Know Your Meat Cuts - Chicken?
A chicken is the most common and widespread domesticated fowl in the world, thanks to its culinary versatility—you can roast, bake, grill, fry, and sauté it and with its low fat-to-high-protein ratio makes it a healthy option.
A whole roasted chicken is the perfect way to showcase the contrasting flavours and textures from all the different parts of the bird, from the pope’s nose at the tail to the wings and thighs and on to the “oysters” between the back and the leg.
The Edible Parts of a Chicken?
The Whole Bird: A roasted chicken is one of life’s simplest Sunday Roast or weekday evening pleasures. Brush the chicken with butter and season all sides with salt, then roast in a 475°F oven for 20–25 minutes. Reduce heat to 400°F and continue to roast another 30-45 minutes, until thighs and centre of breast registers 160°F and the juices run clear. Let rest at least 20 minutes before carving.
Chicken Breasts: The chicken breast is a lean cut of meat taken from the pectoral muscle on the underside of the chicken. Each whole chicken contains one chicken breast with two halves. Consists of white meat only.
Tenderloin Breast Strips: The muscle of the breast, which runs along both sides of the breastbone, located on the upper portion of the breast. Consists of white meat only.
Leg Quarters: Generally, includes a little less than a quarter of the meat on the chicken. The cut includes a thigh, drumstick, and a part of the back.
Chicken Thigh: The cut of poultry taken from the top portion of the leg, above the knee joint that separates the thigh from the chicken drumstick.
Drumstick: The bottom portion of the leg below the knee joint. Consists of all dark meat.
Cooking times and results can also differ depending on whether a chicken still has its skin on and bones intact. Boneless chicken thighs require less cooking time, making them a faster option for BBQ grills. Bone-in chicken thighs will retain moisture and flavour better, making for a generally more flavourful and succulent product, but they will require extra cooking time.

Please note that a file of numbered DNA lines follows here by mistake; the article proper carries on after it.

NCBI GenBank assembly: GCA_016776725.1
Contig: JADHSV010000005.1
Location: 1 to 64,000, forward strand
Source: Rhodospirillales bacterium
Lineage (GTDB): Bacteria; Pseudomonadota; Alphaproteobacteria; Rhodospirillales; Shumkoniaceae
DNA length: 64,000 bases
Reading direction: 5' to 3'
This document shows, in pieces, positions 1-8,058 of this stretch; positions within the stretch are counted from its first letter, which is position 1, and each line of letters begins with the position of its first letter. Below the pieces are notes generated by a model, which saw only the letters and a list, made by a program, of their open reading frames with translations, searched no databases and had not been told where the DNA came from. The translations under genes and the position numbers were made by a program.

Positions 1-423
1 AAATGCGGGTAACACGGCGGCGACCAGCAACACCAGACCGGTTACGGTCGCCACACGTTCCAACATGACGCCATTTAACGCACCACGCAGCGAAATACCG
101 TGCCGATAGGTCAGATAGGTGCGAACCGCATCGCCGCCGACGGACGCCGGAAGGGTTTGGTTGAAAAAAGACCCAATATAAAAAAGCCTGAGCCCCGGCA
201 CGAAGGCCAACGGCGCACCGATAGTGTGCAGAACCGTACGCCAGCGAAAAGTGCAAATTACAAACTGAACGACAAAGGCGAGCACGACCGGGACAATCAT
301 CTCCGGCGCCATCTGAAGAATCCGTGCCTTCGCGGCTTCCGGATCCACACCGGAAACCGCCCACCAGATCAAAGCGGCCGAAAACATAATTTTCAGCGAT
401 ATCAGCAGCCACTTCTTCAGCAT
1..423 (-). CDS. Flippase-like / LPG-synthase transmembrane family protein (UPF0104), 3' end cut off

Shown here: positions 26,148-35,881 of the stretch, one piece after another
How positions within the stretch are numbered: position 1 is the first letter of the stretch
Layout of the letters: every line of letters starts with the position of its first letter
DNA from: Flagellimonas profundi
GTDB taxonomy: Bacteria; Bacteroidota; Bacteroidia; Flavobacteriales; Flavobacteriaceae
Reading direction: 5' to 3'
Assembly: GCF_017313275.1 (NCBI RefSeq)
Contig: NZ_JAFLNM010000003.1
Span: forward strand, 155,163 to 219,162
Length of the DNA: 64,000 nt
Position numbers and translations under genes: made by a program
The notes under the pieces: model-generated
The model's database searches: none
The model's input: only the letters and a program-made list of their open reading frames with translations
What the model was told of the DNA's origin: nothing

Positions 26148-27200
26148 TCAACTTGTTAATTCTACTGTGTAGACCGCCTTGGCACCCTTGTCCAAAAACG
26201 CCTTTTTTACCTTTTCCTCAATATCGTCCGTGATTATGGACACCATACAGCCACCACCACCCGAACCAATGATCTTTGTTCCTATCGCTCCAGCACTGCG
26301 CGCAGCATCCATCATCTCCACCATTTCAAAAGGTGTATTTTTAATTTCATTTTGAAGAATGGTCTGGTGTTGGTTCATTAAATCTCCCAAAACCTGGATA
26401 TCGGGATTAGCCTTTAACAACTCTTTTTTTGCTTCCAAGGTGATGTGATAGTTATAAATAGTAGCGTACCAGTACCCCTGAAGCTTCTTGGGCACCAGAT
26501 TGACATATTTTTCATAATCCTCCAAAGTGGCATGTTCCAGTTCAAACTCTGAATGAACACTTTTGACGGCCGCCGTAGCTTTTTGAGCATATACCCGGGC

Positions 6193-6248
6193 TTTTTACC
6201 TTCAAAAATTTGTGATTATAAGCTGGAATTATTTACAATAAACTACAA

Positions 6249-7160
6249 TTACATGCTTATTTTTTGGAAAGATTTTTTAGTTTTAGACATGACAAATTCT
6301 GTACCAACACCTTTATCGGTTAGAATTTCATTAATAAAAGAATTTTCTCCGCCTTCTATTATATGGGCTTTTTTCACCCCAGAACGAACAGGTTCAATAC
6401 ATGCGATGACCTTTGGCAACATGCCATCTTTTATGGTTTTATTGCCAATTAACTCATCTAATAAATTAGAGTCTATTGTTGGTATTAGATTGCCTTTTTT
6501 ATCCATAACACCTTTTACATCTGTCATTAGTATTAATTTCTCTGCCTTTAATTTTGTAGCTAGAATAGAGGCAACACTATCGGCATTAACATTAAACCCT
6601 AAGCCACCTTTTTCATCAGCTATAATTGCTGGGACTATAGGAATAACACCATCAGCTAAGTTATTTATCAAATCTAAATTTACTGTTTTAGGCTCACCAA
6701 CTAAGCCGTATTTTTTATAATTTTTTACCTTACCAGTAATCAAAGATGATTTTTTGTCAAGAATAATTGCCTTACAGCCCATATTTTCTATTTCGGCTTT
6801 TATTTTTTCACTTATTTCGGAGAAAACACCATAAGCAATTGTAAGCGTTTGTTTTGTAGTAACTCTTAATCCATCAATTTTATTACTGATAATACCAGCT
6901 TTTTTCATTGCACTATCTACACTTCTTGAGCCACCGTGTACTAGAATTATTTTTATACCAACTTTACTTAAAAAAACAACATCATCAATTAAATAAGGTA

Chicken Wings: The chicken wing features two edible parts: the drumette, which resembles a smaller drumstick with white meat, and the flat, which contains tender white meat between two bones. Commonly known as BBQ or Bar food, chicken wings are also delicious when cooked until the skin is crisp.
Giblets: Consists of the neck, liver, heart, and gizzard not normal found in prepacked chickens and more often in Turkeys for making stocks.
The Bones: Put all your leftover chicken bones to work and make a versatile chicken stock or chicken broth. Light, golden chicken stock is the workhorse of restaurants classic recipes.
The Fat: Schmaltz is rendered chicken fat. You can use the fat that accumulates on top of the stock in a variety of ways. Heating it over low heat to evaporate off all the water and straining it to remove impurities. You can roast potatoes or root vegetables using the fat